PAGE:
Illusion, Appearance and Reality
Wynwood Arts District
2441 NW 2nd Ave.
Miami, Fl. 33127
Jose Antonio Davila
Illusion, Appearance and Reality
The seduction of still life is lost in the vast history of art, as is the heated debate triggered by this genre of painting. It’s a never-ending topic, just like subjugation. Given that the process of thinking about art refuses to obey rules other than its own, it often tends to lag behind the leaps and bounds of creative development. While art advances ahead of existing prejudices, pride often blinds reason and emotions.
Still life paintings document the history of culture. They are testimonies to changes in mindsets and ways of thinking and acting. The objects that are selected within the genre belong to specific semantic fields, such as private or family scenarios, pleasure, leisure or decoration. But they also relate to moments of contemplation such as vanitas, momento morti, the passage of time and death.
Latin American art has tended to overlook the genre and only a few visionaries considered it to be an inexhaustible type art. These visionaries included Diego Rivera (Mexico); Claudio Bravo’s bundles of objects (Chile); the boxes and mirrors painted by Santiago Cárdenas (Colombia); Amelia Peláez’s laid tables and Julio Larraz’s pared-down images (Cuba). In Venezuela there are two key proponents: Marcos Castillo and José Antonio Dávila. Castillo (Caracas, 1897-1966) studied the Cézannian theme in depth and ultimately pared down his border-less compositions using such thin layers of paint that his works resembled watercolors. I will only refer to the works I consider most important in this text, for thence come the followers, and finally the plagiarists, who are under the arrogant misconception that they have some kind of gift. On the contrary, their premise should be humility and their focus should be on content and technique, for these are the key aspects of the genre of still life.
In José Antonio Dávila’s work (New York, 1935), the work of Sánchez Cotán is brought to mind, as could also be the case with Cézanne. However, while using these two artists as his starting point, Dávila creates a different dimension to his work that does not follow universal laws.
It is impossible to walk by one of Dávila’s works without being affected by their mystery. They reveal metaphors of an insightful vision of reality in which conscious and subconscious needs merge with social experiences. Colors and forms come together to create harmony and balance, but a secret tension also comes into play.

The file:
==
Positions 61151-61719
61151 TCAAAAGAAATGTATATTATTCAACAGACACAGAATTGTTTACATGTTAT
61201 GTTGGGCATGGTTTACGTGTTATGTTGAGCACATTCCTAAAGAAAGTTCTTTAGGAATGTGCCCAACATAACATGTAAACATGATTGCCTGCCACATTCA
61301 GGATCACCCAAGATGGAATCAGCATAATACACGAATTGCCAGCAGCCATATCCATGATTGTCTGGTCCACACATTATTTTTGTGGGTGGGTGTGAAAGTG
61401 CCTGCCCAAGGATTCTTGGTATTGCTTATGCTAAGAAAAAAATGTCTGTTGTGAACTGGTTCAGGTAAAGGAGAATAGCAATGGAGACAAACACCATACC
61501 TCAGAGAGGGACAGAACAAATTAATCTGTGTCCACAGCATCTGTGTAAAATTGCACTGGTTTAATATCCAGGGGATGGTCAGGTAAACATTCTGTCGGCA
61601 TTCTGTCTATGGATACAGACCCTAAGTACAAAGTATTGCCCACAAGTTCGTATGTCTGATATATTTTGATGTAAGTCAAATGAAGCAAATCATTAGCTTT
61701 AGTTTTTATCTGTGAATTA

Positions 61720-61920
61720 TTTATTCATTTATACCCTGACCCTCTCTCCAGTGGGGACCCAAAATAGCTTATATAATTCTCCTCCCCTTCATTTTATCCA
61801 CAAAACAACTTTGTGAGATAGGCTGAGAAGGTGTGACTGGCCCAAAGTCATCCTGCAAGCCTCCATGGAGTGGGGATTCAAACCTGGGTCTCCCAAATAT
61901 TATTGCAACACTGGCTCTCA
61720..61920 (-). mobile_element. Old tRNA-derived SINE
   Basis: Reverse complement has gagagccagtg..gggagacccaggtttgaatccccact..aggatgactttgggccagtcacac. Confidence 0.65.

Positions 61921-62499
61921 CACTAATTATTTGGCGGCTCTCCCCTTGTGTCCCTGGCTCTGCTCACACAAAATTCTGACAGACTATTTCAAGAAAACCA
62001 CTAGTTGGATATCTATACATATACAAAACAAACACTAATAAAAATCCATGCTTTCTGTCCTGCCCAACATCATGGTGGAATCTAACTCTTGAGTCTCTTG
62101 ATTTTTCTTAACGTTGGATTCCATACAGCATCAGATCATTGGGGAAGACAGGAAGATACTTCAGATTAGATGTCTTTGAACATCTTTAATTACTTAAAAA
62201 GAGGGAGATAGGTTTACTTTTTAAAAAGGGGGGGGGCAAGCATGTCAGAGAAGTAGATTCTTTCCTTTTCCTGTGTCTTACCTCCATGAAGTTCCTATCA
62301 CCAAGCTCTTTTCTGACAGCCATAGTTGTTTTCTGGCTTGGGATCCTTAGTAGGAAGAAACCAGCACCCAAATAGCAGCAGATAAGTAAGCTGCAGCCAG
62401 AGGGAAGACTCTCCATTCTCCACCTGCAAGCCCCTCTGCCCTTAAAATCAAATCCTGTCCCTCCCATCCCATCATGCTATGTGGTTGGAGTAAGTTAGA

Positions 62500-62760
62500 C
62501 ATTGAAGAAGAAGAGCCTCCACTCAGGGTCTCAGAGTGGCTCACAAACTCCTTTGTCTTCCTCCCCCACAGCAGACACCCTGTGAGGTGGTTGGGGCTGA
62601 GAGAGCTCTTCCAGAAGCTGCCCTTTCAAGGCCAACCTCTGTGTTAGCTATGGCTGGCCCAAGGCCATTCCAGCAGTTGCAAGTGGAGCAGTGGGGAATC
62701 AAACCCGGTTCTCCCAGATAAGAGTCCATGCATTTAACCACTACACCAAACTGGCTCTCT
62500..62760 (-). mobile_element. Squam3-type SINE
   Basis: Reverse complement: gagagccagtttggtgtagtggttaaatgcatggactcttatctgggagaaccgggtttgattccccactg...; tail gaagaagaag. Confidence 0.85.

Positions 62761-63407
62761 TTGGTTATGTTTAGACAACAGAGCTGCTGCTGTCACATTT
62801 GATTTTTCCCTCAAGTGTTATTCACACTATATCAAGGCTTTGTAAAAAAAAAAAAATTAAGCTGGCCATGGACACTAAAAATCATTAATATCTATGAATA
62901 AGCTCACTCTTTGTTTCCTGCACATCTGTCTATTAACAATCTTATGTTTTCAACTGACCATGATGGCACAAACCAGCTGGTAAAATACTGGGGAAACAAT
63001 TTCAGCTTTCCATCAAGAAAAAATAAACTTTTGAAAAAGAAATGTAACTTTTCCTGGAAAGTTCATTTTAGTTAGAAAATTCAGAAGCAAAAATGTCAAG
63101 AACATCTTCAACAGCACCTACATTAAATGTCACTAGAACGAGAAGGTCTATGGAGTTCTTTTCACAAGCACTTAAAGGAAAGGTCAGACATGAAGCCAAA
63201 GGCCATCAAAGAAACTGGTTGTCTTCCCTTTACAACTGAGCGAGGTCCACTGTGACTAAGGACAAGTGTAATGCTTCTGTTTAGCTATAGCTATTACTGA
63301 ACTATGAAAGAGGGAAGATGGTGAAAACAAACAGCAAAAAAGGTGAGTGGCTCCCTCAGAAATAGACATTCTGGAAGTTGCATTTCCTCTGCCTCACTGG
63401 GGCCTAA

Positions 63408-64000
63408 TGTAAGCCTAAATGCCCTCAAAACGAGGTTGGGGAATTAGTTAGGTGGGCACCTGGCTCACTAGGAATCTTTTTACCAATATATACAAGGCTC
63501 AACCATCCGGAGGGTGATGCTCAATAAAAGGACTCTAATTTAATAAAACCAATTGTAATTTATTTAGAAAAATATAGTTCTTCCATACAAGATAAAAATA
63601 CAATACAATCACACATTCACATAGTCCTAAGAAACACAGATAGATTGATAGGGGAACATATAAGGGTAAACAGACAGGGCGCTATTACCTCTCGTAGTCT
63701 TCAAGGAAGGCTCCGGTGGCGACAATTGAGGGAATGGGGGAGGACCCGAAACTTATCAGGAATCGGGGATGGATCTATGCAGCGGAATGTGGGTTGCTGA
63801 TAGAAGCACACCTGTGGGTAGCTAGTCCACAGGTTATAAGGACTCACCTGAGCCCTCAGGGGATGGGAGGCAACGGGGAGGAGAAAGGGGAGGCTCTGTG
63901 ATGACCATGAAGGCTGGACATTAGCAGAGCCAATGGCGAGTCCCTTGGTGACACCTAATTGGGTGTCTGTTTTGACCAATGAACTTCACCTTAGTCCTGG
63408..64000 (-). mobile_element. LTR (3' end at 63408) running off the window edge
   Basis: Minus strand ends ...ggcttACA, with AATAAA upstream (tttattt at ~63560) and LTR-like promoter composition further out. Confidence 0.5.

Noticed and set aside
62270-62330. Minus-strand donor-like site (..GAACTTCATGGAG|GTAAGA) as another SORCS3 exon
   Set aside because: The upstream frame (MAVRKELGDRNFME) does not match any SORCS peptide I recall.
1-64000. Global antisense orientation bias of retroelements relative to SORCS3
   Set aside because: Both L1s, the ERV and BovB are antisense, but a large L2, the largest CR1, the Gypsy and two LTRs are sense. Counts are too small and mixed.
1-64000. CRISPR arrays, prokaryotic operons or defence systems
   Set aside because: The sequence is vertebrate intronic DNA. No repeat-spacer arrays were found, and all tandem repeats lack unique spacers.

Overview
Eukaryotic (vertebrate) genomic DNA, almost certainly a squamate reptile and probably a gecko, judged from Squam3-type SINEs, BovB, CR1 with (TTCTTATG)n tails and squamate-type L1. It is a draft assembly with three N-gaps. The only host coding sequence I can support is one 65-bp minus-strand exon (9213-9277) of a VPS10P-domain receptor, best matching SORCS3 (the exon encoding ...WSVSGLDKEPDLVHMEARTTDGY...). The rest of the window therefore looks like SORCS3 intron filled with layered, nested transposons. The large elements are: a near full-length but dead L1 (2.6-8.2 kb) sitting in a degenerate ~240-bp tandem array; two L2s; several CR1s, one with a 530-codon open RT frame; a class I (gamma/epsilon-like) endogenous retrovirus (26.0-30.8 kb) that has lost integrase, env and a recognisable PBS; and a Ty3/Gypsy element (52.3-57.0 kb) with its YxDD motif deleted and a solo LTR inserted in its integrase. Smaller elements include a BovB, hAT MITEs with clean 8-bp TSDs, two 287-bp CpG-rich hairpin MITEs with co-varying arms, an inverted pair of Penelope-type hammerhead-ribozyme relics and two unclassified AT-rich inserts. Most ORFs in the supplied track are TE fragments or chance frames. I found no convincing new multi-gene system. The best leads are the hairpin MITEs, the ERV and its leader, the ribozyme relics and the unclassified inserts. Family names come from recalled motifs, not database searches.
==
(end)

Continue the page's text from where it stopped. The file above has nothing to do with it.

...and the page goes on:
Dávila captures the spectator’s attention with these pieces. Viewers tend to think they know what they want to look at and what they do not. To defend himself, the artist constantly presents surprising scenes where the viewer feels he is seeing things for the very first time. And as the viewer’s gaze is always somewhat distracted, the artist sets up a trap for him.
In this sense, faced with “the eye’s indolence” the artist administers the antidote of the “trompe-l’oeil“. He presents excessively detailed objects on thoroughly simple backdrops. Along with a dramatic play of unreal light and shadow, which disconcerts the viewer, and flat backgrounds. There are also some enigmas: blackboards, chalk, mathematical formulae and cats that watch us. A dream-like feel can be sensed in impossible planes and vegetables that, in some cases, appear to be levitating. These are not chance compositions. The human eye is used to everyday reality and is not suited to taking in inventive, surprising compositions. Dávila takes fruit from its habitual space and implants it in an unreal, mental space. He turns us into “slaves of illusion”. He disconcerts us and makes us think.
These works are captivating and seductive. Nobody would think of reflecting on an orange’s sensuality or the fascination of a box that any normal person would throw out in the trash. The tensions between a butterfly that suggests the present and the fleetingness of time. Nobody would imagine the idea that we must vanquish the assault of consumerism by looking at urban detritus.
Dávila’s work is also implicitly charged with humanistic protest. The artificiality of the outer world versus the genuine nature of the inner world. The imprint left by the objects that surround us. Memory on a blurry blackboard. The hope of the future in the chalk of knowledge. The fruit that hangs from a thread, like our chance-filled lives. The enduring quality of science and the arts. The terrifying solitude of man who takes refuge in himself. A drama that speaks of the silent theater of the mind.
All these factors combine to make us marvel at José Antonio Dávila’s painting. Rather than painting, what we are faced with is soul. And it is the soul that makes us inquire, time and again, into the mystery of how, after so many centuries, still life is a topic that is never exhausted.